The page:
IRS Correspondence Examinations 8/20/08
IRS correspondence examinations are conducted through a service center "campus", and used where there is: (i) a single or limited audit issues (e.g., a line item on return rather than the entire return); (ii) the query lends itself to asking for documentation to substantiate tax return entries (vehicle purchase information for deduction, canceled check for charitable deduction, birth certificate or school records for EIC); and (iii) there is a limited likelihood for the necessity of a face-to-face interview or discussion with the taxpayer or their representative/preparer. Telephone contact is encouraged. Tax examiners use judgment when evaluating responses, so results may vary. These examinations have increased significantly since 2000, and constitute a significant percentage of the Service’s audits.
Two types of letters are used to begin a correspondence examination: (i) an Initial Contact Letter (ICL) is used to notify a taxpayer of the opening of an audit without proposing a balance due, used on all EITC examinations and when the IRS is questioning a general deduction or credit; and (ii) a Combo Letter, which includes an examination report with the notification of the audit, used on issues where there is reasonable certainty of the potential liability. The combo letter significantly reduces the audit cycle time, and presents the taxpayer with a clearer understanding of the proposed changes.
Returns are selected for a correspondence audit that appear to have a questionable deduction, expense or credit. The IRS uses data to identify returns with high potential for a tax adjustment, including third party information, a potentially inconsistent/contradictory line items on the tax return, and referrals from Criminal Investigation and preparer /promoter actions. The primary audit issues addressed via a correspondence examination include:
- Earned Income Credit (EIC) (returns are selected based on use of prior audits results to project the potential of an EIC disallowance, use of certain return attributes to forecast the likelihood of adjustment, and third-party information, including: (i) Federal Case Registry (FCR), which provides information on custody orders for children receiving public assistance as well as private divorce cases; and (ii) Social Security Administration, to validate the Social Security Number for the Qualifying Child, date of birth, and names of parents);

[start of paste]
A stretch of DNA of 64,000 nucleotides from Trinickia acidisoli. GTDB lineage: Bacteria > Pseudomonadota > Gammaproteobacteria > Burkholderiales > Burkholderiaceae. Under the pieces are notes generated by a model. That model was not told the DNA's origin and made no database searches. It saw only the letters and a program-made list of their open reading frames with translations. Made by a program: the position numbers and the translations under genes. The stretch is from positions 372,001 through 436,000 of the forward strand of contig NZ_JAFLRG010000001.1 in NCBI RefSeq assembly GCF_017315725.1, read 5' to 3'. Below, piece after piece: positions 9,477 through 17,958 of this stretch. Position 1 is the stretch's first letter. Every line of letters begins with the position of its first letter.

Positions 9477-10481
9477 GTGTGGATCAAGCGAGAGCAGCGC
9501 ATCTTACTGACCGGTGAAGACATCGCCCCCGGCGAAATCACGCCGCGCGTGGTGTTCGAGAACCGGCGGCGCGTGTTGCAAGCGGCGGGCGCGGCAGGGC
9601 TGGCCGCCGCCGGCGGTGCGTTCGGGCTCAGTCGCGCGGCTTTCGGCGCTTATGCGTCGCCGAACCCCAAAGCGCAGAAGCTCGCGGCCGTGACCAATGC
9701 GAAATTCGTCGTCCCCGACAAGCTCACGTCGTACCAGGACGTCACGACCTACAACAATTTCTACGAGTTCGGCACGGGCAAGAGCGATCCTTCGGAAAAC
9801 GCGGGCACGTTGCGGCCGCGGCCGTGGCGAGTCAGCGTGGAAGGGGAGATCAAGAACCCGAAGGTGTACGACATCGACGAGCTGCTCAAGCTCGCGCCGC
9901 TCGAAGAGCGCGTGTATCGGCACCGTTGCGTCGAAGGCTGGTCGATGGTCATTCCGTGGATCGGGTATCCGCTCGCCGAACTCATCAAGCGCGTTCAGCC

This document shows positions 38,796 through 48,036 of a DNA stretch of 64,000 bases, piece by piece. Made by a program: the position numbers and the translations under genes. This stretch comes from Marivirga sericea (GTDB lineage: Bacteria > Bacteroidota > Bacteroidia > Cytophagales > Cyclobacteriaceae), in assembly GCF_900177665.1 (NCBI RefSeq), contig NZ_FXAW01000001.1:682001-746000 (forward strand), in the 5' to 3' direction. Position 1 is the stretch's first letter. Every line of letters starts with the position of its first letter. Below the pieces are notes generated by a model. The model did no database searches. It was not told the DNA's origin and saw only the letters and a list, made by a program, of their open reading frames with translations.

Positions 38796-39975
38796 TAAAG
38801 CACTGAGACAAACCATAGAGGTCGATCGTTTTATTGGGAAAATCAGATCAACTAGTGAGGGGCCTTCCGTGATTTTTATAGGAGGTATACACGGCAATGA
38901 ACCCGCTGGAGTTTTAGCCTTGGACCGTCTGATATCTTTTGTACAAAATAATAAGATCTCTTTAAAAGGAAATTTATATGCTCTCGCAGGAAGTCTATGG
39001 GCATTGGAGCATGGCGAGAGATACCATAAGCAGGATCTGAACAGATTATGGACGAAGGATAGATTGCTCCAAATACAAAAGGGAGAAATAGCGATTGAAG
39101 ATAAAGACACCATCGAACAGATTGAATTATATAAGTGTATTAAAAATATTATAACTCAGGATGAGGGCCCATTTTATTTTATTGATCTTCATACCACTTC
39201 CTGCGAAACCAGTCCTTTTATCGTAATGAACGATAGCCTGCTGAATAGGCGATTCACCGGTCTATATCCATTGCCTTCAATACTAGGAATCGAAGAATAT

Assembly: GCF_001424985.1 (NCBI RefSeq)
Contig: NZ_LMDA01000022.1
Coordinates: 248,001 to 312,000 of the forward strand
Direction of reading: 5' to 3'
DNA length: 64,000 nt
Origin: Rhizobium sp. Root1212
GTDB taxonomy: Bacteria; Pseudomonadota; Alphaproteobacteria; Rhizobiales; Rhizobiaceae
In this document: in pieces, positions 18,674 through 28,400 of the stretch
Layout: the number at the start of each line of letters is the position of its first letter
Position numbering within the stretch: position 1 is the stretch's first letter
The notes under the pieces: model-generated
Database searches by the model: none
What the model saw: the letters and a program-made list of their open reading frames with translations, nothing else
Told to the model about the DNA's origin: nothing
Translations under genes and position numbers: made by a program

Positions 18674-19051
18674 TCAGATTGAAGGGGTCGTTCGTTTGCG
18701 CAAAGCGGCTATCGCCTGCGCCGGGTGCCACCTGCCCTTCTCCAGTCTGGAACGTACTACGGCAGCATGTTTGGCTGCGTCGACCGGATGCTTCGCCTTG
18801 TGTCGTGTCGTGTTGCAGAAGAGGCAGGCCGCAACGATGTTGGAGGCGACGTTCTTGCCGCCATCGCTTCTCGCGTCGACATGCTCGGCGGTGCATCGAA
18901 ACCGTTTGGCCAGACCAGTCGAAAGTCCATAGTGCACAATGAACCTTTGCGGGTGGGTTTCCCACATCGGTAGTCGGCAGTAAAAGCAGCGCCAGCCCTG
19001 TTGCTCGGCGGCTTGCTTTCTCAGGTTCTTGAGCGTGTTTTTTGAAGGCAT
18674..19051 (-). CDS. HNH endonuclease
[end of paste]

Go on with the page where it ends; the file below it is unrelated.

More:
- Certain Non-filing Conditions (information received from employers and interest payers)
Schedule A Issues (there are a high level of incorrect Schedule A deductions, especially employee business expenses, and charitable contributions);
- Self-employment tax; and
- Adjustments to income, such as alimony.
If a return with an EITC is selected, the EIC portion of the refund will be held pending examination and a letter is generated alerting the taxpayer that the refund is being held, and the non-EITC amount will be refunded to the taxpayer. The letter will contain specific paragraphs that explain the issues being examined.
Examination Workflow uses automation
Cases are assigned to an examiner only if and when correspondence is received from the taxpayer. Cases where there is no-response are systemically advanced through the audit process using an automated system. After 42 days without a response a second, "30 day notice" is issued, 63 days later a Statutory Notice of Deficiency is issued, and 105 days later the case is closed and tax assessed. Each notice can be halted if contact is made at least 10 days prior to the notice going out.
Responding to an Examination Notice
- Review your tax return
- Read the enclosed Form 886 outlining what information is being requested
- Answer any questions on the attachments
- Provide a phone number where you can be reached (night time if appropriate)
- Respond by the due date
- Enclose the Response Page from the Examination notice
- Use the return envelope provided. If you need to use a larger envelope, use the complete address shown on the provided return envelope. Do not use the address you would use for filing an amended return.